|Publication number||US6639693 B1|
|Application number||US 08/635,518|
|Publication date||Oct 28, 2003|
|Filing date||Apr 22, 1996|
|Priority date||Apr 25, 1995|
|Publication number||08635518, 635518, US 6639693 B1, US 6639693B1, US-B1-6639693, US6639693 B1, US6639693B1|
|Inventors||Seishi Ejiri, Shin Yamaguchi|
|Original Assignee||Canon Kabushiki Kaisha|
|Export Citation||BiBTeX, EndNote, RefMan|
|Patent Citations (20), Referenced by (106), Classifications (15), Legal Events (6)|
|External Links: USPTO, USPTO Assignment, Espacenet|
1. Field of the Invention
The present invention relates to a data communication apparatus and a method for performing a data communication with a partner's device, and more particularly to a data communication apparatus connected to an another terminal device and to a data communication method performed between the data communication apparatus and the another terminal device.
2. Related Background Art
Hitherto, as a data communication apparatus for performing a data communication, a facsimile apparatus has been widely known. In a conventional facsimile apparatus, a transmission side facsimile apparatus encodes bit-mapped image data, which is obtained by reading an original image, by a predetermined method (for example, MH or MR method), thereafter performing a transmission. A reception side facsimile apparatus decodes encoded data, which is received from the transmission side, to a bit-map image. The above-mentioned facsimile apparatus can not perform a communication using code data such as text data or the like formed in an information processing terminal, e.g., a personal computer or the like. Even if the code data has been received, it has not been possible to obtain bit-mapped image data at the reception side facsimile apparatus.
However, in recent years, the following system has been proposed. That is, the information processing terminal which can process code data is connected to the facsimile apparatus for transferring the code data received by the facsimile apparatus to the information processing terminal, thereby enabling to decode the received data in the information processing terminal as the bit-mapped image data.
Further, the following system has been also proposed. That is, the facsimile apparatus is connected to a LAN (local area network) for receiving data transmitted from the transmission side together with a terminal designation, so as to transfer it to a designated terminal on the LAN or to a terminal which is previously designated at the reception side.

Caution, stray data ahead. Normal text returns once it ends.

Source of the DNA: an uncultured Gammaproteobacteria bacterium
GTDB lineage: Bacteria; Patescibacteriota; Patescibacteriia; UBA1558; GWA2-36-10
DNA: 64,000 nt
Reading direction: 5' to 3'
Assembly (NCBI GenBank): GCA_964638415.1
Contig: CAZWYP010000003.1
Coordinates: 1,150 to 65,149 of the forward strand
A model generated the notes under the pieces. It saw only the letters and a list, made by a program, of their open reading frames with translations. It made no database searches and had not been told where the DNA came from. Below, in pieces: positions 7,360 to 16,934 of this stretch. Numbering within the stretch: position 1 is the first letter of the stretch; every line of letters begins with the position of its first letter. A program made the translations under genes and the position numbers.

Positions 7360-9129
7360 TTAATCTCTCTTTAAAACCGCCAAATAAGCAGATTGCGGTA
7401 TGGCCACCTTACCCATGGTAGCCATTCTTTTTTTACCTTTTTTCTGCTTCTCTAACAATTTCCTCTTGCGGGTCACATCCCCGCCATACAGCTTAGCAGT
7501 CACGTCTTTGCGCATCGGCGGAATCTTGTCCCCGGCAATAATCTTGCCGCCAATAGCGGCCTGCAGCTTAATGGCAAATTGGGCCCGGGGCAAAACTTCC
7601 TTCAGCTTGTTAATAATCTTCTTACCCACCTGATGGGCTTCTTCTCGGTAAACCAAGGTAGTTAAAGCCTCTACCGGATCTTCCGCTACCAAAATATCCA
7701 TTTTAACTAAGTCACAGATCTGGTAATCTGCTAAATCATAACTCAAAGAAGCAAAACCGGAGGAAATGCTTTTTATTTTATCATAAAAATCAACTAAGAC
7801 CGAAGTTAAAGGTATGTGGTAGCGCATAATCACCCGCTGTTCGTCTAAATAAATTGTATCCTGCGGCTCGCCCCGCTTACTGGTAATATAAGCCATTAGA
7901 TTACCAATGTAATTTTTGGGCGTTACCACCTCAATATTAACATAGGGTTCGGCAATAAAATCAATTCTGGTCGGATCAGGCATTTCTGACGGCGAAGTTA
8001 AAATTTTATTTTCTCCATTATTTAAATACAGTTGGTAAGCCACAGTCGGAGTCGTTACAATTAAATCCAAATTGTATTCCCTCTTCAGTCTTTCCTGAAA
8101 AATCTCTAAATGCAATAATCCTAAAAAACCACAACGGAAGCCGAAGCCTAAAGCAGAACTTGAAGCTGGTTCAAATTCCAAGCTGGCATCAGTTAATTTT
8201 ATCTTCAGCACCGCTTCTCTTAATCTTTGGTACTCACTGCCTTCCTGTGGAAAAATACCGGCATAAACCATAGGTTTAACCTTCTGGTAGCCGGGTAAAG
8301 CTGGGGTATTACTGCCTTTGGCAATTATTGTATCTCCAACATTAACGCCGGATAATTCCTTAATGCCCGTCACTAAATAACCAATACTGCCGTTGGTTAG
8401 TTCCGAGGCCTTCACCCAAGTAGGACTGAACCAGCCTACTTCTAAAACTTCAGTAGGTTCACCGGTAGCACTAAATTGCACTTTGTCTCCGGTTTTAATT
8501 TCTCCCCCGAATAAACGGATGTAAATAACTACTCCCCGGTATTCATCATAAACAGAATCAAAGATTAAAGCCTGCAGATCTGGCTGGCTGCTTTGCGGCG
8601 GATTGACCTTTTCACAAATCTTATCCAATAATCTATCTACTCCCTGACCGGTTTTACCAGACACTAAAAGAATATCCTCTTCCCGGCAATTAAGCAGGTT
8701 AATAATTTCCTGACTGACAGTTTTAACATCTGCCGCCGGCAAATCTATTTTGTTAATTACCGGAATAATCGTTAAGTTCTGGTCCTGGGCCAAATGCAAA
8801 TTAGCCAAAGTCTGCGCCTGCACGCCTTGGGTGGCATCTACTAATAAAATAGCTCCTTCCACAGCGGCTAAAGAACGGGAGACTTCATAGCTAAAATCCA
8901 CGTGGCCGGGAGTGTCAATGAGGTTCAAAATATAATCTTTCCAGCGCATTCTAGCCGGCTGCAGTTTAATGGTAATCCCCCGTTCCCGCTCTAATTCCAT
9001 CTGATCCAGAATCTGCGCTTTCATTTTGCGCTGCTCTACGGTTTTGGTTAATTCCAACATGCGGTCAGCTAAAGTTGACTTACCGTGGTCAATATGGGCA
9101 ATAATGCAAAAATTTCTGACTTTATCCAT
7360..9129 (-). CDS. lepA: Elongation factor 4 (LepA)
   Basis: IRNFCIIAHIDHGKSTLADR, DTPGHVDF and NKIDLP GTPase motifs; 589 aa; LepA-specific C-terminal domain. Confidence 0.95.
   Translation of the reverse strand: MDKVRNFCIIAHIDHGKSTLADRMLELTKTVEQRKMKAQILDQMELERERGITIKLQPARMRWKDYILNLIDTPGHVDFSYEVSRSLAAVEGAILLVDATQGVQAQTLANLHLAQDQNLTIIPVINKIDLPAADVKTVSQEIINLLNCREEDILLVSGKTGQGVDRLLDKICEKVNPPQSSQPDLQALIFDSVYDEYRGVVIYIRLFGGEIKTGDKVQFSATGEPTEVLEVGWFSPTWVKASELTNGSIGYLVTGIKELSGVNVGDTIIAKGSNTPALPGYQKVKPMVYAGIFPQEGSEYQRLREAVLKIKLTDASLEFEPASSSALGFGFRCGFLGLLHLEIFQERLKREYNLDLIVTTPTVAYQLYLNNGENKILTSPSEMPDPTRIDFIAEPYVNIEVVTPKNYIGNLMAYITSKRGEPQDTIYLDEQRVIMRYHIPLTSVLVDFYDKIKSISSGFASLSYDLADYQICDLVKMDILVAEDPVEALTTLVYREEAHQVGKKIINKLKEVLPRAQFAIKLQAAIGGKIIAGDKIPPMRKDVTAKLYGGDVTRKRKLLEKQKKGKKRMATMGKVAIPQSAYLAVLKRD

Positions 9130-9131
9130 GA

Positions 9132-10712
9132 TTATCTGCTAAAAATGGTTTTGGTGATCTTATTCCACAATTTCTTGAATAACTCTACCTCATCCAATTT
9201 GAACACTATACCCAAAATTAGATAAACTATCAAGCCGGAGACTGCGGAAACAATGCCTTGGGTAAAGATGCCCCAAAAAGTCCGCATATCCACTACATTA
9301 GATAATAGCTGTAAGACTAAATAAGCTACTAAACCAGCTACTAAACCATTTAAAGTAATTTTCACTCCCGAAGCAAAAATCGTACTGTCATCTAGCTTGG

However, conventionally, in a case where the terminal is not operated, since a power of the terminal, which is connected to the facsimile apparatus and receives reception data, is turned off, there occurs such a problem as the facsimile apparatus has to refuse to receive data transmitted from the transmission side or has to accumulate the data in a memory.
An object of the present invention is to provide a data communication apparatus and a method which can eliminate the above-mentioned problem.
Another object of the present invention is to provide a data communication apparatus and a method which can transfer data even if a terminal, which has to transfer received data, is not operated.
Still another object of the present invention is to provide a data communication apparatus and a method which can efficiently process received data.
Still another object of the present invention is to provide a data communication apparatus and a method which can properly initiate a terminal to which received data is transferred.
The above and other objects of the present invention will become apparent from the following detailed description based on the accompanying drawings.
FIG. 1 is a block diagram showing the structure of a facsimile apparatus according to an embodiment of the present invention;
FIG. 2 indicates an example of connecting a facsimile apparatus and a FAX server 118 shown in FIG. 1 to a LAN 119;
FIG. 3 indicates a data management method by an image memory 104 in a facsimile apparatus 201; and